Skip to main content

Co-sleeping: Is it a comfort for mom and baby, or a danger?

Baby smiling under a blanket
For a lot of people and a lot of reasons, parenting can be a sensitive subject. When it comes to babies, few subjects are as important as sleep. When it comes to this subject, few areas are as controversial as co-sleeping.

At a glance, bringing your infant into your bed at night can seem like a cute and cuddly practice with no real downside – especially if you’re looking for sleep training alternatives and you just cannot find the best method. But a close look at the science shows it can carry serious risks. The decision you make on co-sleeping depends not only on your own preference but in how you define the term and evaluate the potential dangers — which can be life-threatening to your baby.

Will co-sleeping work for you and your child? Is it bad to sleep with your toddler? What are the potential advantages of co-sleeping? Here, we’ve described the practice and summarized its pros and cons, so you can make the best decision for you and your child.

What is co-sleeping?

Co-sleeping is a term coined to describe the practice of parents and their children (typically meaning babies, toddlers, and young children) sleeping in the same bed.

However, in recent years the definition has changed a bit to mean sleeping in close proximity to your baby — in other words, in the same room as opposed to in the same bed, with bed-sharing now being the preferred term for the former practice.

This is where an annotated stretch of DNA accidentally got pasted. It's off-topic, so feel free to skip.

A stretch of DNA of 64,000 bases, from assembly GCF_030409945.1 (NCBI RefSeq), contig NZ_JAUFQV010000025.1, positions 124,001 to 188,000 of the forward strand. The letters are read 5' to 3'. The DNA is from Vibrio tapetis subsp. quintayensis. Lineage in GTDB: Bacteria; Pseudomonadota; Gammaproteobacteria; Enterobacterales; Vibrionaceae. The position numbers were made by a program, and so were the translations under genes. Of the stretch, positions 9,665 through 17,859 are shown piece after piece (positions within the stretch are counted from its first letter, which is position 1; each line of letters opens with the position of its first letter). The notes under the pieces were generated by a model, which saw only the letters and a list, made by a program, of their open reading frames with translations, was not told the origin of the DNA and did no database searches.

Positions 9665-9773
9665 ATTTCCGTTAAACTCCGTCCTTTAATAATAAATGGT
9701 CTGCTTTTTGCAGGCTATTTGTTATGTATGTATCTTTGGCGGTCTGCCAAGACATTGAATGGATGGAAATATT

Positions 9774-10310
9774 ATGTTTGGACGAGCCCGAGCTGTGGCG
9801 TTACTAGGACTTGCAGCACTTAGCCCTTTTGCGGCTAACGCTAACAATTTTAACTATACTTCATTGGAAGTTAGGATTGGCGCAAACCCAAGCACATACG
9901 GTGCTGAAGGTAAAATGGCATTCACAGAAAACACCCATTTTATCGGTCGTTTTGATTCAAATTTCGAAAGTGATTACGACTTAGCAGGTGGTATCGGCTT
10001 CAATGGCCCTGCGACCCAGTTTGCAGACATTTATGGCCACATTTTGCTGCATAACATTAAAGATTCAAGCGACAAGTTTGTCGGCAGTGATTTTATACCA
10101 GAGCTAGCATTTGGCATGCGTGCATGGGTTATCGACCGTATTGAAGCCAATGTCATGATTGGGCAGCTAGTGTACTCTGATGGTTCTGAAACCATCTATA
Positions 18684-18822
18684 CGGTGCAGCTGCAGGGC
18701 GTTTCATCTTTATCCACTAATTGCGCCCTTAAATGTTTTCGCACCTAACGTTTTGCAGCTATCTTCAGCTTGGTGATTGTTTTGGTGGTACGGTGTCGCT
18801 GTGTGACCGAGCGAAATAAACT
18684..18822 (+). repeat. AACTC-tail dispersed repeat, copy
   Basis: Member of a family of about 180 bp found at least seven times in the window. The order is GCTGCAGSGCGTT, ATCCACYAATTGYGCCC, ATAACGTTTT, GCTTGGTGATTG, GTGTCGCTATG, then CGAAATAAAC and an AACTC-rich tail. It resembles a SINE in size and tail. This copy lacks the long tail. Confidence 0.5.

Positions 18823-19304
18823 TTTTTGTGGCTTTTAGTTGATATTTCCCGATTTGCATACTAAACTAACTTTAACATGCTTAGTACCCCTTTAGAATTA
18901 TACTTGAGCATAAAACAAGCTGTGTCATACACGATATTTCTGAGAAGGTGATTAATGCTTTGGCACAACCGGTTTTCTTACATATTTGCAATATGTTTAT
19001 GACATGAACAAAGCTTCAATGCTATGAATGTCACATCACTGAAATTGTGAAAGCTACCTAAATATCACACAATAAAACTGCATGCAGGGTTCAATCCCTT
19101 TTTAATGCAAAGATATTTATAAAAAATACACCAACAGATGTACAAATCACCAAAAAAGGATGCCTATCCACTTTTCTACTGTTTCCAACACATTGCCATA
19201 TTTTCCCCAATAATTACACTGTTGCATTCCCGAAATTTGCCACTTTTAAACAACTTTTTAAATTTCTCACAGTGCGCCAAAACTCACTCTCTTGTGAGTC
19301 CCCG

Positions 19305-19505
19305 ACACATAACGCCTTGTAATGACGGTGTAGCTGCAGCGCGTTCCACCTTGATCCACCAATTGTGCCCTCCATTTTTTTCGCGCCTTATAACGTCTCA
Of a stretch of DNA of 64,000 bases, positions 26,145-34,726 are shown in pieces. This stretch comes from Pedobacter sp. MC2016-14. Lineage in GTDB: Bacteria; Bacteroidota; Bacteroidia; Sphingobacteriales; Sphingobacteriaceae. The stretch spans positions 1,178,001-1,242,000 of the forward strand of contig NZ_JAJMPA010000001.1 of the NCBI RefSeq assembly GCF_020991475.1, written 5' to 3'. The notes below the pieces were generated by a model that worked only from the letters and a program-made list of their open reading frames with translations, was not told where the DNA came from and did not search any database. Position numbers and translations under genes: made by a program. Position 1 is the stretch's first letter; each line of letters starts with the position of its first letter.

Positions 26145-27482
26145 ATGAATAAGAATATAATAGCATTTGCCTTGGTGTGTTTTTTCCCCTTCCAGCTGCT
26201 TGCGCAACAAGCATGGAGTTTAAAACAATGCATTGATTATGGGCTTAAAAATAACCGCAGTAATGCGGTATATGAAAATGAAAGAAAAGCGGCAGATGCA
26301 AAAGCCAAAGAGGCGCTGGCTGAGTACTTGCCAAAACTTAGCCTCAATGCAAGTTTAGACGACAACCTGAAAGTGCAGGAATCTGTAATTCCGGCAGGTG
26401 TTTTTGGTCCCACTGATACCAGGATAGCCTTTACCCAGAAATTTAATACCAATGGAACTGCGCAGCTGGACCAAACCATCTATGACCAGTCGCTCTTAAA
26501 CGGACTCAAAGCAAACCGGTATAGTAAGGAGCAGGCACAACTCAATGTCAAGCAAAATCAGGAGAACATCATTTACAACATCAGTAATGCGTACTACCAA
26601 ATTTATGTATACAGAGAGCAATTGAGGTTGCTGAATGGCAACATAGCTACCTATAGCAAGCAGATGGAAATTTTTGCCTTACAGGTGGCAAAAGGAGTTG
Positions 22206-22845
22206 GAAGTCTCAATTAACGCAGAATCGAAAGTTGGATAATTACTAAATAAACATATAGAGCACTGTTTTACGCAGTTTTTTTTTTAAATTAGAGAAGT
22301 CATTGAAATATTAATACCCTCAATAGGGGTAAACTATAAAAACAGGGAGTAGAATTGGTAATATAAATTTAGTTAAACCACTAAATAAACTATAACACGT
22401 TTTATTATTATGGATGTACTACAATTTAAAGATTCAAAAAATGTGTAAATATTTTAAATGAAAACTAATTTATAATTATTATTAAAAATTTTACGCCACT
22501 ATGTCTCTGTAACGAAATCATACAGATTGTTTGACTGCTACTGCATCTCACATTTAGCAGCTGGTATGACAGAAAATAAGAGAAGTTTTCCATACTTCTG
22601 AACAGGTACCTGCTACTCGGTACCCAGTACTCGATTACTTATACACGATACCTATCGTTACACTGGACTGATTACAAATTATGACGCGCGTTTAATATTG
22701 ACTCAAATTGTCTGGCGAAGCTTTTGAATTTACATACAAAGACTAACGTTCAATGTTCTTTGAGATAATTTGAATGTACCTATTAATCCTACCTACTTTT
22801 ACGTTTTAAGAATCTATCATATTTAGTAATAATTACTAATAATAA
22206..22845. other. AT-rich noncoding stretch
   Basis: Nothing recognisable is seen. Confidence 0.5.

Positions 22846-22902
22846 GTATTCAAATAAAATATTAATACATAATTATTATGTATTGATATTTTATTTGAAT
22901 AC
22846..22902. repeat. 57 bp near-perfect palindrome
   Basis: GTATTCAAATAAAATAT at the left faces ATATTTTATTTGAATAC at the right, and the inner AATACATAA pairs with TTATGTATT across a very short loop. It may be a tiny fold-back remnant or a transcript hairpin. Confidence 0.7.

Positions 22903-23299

Because different recommendations apply to different definitions, we’ll use both terms here.

Baby under a blanket sleeping in a crib
Peter Oslanec/Unsplash

The pros of co-sleeping

The most obvious benefit of bed-sharing with your baby is the extra bonding time afforded by the practice.

It’s hard to say no to a baby who’s calling out for his or her parents — or to resist that naturally warm feeling you get when your little one is snuggled up beside you. And if it helps keep your baby from crying or waking up in the middle of the night, which leads to a more restful night’s sleep for all involved, well, so much the better.

Proponents also point to the ease of breastfeeding when both mother and baby are lying next to each other in bed — a potential benefit that makes sense, at least on its face value, given the close proximity.

The benefits of co-sleeping – i.e., sleeping in the same room but not the same bed – are clearer. When a crib or bassinet is near the bed, it allows parents to better control the feeding schedule and respond more quickly to their baby than if the crib were in another room.

The cons of co-sleeping

Unfortunately, medical research shows that while co-sleeping can be safe and beneficial, bed-sharing is far from it.

The flip side of such close proximity is that children can come to rely on this comfort and think of your bed as their primary sleeping space. This means that as babies get older and turn into toddlers, bed-sharing can become an increasingly difficult habit to break, even after it has lost its charm. (And if you think that’s impossible, wait until your 4-year-old wakes you up with an inadvertent kick to the face.)

But there’s an even scarier risk to bed-sharing that you may not be aware of: It increases the risk of Sudden Infant Death Syndrome (SIDS) and other sleep-related fatalities.

A 2014 study found that nearly 70% of children under 1 year of age who died as a result of sleep-related causes were bed-sharing at the time of death. This sobering statistic will likely give pause to anyone considering bed-sharing with their young children.

However, in the first six months of your baby’s life, co-sleeping (but not bed-sharing) can actually reduce the risk of sleep-related death.

So, what should you do?

Baby sleeping in crib with Teddy bear
Tatyana Soares/Shutterstock

What do the experts recommend?